> path, URI query terms, request headers, etc. I'd settle for complete access
                                        > to the request method and the URI.

                                        RDF Forms is intended to be such a mechanism ... or at least it will be
                                        once I finish everything in the todo list. As is, it just tries to do
                                        what HTML forms can do.

                                        http://www.markbaker.ca/2003/05/RDF-Forms/

                                        Mark.
                                        --
                                        Mark Baker. Ottawa, Ontario, CANADA. http://www.markbaker.ca
                                      • Jeff Bone
                                        ... Yes - explicit ones. We re talking about having the servers specify generation rules for whole classes of valid URI, not merely passing out explicit lists
                                        Message 19 of 23 , Jun 15 12:22 AM
                                          On Jun 14, 2004, at 5:55 PM, Neil Kandalgaonkar wrote:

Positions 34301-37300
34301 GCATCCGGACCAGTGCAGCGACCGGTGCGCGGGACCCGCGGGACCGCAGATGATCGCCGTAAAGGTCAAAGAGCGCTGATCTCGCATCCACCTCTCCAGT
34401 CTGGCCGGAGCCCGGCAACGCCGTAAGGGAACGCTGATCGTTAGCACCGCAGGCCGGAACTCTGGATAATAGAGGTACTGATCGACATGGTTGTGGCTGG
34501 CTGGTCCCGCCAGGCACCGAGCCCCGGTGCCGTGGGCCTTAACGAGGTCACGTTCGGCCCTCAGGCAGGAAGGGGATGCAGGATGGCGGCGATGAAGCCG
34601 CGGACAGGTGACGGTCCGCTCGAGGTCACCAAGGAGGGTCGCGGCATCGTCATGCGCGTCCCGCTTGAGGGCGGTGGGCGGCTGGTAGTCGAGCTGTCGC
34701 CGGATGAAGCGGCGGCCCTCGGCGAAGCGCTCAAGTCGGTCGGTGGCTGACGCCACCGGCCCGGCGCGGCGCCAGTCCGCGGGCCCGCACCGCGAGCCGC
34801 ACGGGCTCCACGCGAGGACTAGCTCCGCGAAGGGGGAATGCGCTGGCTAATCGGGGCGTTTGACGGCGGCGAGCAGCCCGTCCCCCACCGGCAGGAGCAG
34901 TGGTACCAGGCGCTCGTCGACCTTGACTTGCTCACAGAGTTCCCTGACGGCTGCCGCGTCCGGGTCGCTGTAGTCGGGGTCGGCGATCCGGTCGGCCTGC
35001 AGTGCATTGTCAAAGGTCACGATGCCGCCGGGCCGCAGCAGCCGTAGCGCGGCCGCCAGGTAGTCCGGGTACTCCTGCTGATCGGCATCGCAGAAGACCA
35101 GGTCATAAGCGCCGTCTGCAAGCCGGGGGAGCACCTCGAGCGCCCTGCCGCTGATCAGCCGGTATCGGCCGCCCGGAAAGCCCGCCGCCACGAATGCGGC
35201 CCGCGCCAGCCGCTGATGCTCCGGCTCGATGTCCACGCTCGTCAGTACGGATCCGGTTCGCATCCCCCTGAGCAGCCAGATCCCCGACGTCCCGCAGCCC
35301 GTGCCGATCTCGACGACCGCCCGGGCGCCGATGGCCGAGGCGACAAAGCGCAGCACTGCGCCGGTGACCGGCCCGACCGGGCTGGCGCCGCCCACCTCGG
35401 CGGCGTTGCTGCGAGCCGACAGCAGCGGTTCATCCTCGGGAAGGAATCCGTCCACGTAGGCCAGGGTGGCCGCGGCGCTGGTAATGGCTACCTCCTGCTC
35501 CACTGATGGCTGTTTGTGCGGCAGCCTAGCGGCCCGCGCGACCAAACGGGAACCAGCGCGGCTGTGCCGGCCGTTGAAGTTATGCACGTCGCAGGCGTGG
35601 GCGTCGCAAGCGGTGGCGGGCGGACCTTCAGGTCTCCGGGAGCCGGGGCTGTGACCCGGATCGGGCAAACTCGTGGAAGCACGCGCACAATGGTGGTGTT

> In HTML, aren't the vast majority of URIs just provided in links?

                                          Yes - explicit ones. We're talking about having the servers specify
                                          generation rules for whole classes of valid URI, not merely passing out
                                          explicit lists of them.

                                          > Do you mean forms? Because, of course, that's a good standard for
                                          > transforming client data into the query section of a URI.
                                          >
                                          > So I think the question is: do we need another standard for clients
                                          > to transform user data into the *path* section? In a way customized
                                          > to each REST application?

                                          Whether it's in the query or the path is somewhat orthogonal to the
                                          desire to express URI generatively. The preference for having such a
                                          mechanism that works both with path parts and query parts is driven
                                          mostly by caching concerns, otherwise somewhat by a resource modeling